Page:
The climate in Manaus is predominantly tropical and rainy. The rainy period occurs between January and April, with March having the highest levels of precipitation (a mean of 310 mm). The dry period is between July and September, with august being the driest month (mean of 50 mm). May and June and October and December are considered to be periods of transition. It rains an average of 190 days per year, resulting in a total accumulated average of 2,280 mm of rain. The relative humidity of the air is high and during the rainy season has a mean of around 88%, and 77% in the dry season. Mean monthly temperatures are stable, varying between 26°C and 28°C. Manaus occupies an area of 11,401 km 2 , approximately 592.19 km 2 of urban area. According to the 2010 population census, the city of Manaus has 1,802,525 inhabitants, of which 99.5% live in the urban area. Children under nine represent around 18% of the population. Manaus has 54% of the entire state population, which is 3,350,773 inhabitants. It has a municipal human development index (HDI-M) of 0.774, a little above the national average (0.766). The city has 17 general hospitals, seven of which are public, and ten private, according to data from the National Register of Health Facilities (CNES). As of December 2009, the percentage of the population covered by primary health care models was 45.4% (Family Health Program – PSF; Community Agents Program – PACS). a

The data collected on hospital admissions were secondary, obtained from the Datasus database. b Analysis was limited to hospital admissions due to the lack of reliable systemized data on other levels of care, such as outpatient or emergency care, in the city and state health care network in Manaus, as noted in a survey preceding the fieldwork. Information related to primary health care indicators were obtained from the Primary health Care Information System (SIAB). c

Levels of PM2.5 were estimated by measuring aerosol optical density using the MODerate Resolution Imaging Spectroradiometer (MODIS) onboard NASA’s Terra and Aqua satellites. Estimates of PM2.5 were produced based on aerosol optical density (AOD), according to the method developed by Paixão d (2011), for aerosols from burning biomass in the Amazon. The city of Manaus did not have enough surface stations to monitor concentrations of particulate material. Information on population age was provided by theInstituto Brasileiro de Geografia e Estatística (IBGE – Brazilian Institute of Geography and Statistics). Data on relative humidity, mean temperature and precipitation were obtained from the Instituto Nacional de Meteorologia (National Meteorological Institute). Estimates on the number of fires and the area deforested were obtained from a publicly available database on the website of the Instituto Nacional de Pesquisas Espaciais (INPE – National Institute of Space Research). e

The data were collected daily. The Modis censors were not able to accurately estimate AOD on very cloudy days, which contributed to the absence of measurements on these days. This pattern of cloud is common in the Amazon, especially during the first eight to ten weeks of the year. To avoid this lack of information in the time series, it was decided to organize the database by weeks and months.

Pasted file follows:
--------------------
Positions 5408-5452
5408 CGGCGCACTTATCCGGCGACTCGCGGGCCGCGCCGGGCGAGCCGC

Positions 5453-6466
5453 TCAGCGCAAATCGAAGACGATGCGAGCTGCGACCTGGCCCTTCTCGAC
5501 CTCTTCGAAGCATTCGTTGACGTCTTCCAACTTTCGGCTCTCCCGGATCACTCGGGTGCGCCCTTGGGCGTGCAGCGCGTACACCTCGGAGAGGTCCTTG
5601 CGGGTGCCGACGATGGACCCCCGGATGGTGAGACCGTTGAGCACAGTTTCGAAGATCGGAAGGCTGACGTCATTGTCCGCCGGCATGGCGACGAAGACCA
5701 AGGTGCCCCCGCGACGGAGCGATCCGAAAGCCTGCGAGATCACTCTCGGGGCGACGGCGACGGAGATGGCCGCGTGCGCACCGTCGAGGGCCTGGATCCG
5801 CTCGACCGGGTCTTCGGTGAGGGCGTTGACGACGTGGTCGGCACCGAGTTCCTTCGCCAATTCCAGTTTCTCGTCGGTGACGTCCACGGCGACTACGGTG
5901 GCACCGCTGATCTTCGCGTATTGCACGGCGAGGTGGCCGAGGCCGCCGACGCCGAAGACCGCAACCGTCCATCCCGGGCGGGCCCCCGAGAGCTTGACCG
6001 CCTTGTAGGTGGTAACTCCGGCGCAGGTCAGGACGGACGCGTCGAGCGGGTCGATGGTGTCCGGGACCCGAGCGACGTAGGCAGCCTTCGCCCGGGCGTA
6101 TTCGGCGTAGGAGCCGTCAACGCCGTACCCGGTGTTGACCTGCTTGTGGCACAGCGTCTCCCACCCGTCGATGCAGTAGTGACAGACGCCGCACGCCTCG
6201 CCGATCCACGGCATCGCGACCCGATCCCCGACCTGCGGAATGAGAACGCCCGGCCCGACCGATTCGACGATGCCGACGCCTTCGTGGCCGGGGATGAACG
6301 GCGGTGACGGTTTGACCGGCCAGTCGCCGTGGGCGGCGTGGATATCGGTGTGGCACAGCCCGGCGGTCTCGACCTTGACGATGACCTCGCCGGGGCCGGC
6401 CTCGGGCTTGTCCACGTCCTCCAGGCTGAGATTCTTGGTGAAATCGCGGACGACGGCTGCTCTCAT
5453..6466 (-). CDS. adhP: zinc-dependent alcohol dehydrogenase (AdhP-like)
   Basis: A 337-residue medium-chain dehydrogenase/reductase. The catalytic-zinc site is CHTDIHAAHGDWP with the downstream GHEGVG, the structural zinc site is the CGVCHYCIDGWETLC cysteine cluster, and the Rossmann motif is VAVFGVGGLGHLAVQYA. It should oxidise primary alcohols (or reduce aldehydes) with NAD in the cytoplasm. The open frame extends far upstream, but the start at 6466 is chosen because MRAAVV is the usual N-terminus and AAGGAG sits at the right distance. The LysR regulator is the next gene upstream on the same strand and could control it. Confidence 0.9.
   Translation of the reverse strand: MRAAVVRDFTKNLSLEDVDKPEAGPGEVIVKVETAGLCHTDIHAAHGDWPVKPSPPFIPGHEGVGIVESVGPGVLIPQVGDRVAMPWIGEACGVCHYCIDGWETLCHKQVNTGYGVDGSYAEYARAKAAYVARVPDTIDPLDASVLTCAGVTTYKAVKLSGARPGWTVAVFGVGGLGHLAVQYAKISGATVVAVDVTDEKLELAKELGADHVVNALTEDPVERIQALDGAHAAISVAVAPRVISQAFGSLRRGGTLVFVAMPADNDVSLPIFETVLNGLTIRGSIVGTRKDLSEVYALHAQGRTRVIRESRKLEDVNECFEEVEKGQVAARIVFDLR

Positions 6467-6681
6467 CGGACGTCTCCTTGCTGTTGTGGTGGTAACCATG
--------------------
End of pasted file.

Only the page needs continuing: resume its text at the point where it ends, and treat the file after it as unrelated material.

Hospital morbidity was considered a dependent variable and grouped in the sum of hospitalizations per week (simple count of how many children were admitted each week) and mean monthly rates of hospital admission for respiratory disease (rate of hospitalization in unders per 1,000 inhabitants). The independent variables were: mean weekly and monthly estimates of PM2.5; weekly and monthly meteorological data of mean air temperature, mean relative humidity and total precipitation; and the weekly and monthly sum of estimated fires. Descriptive statistics were calculated to describe the behavior of the variables during the period in question. In order to verify the relationship between fine particulate material, the meteorological variable and the outcome variable, Pearson linear correlation coefficients (r) were calculated, with a 95% confidence interval. Multiple linear regression models were applied ( Y = a + b1x1 + b2x2 +... + bnxn ). As a measure of quality of fit, the coefficient of determination (R 2 ) was used and values above 5% were considered significant. Residue analysis was applied as a measure of the model’s quality of fit. The statistical analysis was carried out using SPSS version 17.0 software.

RESULTS

There were 61,707 hospital admission registered for respiratory disease in children aged under nine years and over 26 days. Hospitalizations for respiratory disease was the most prevalent cause of hospital admission: in children < one year old, 46.6%; aged between one and four, 39.6%; aged five to nine, 20.6%. Male children represented 61% of hospitalizations registered during the period of the study. On average, hospitalization for respiratory disease, in children, represented 67% of hospital admissions for this cause when viewed by age group. Pneumonia (J12, J15 and J18) was the principal cause for children being admitted (45.2%), followed by influenza (J10, 18.2%) and asthma (J45, 17.9%) (Table 1).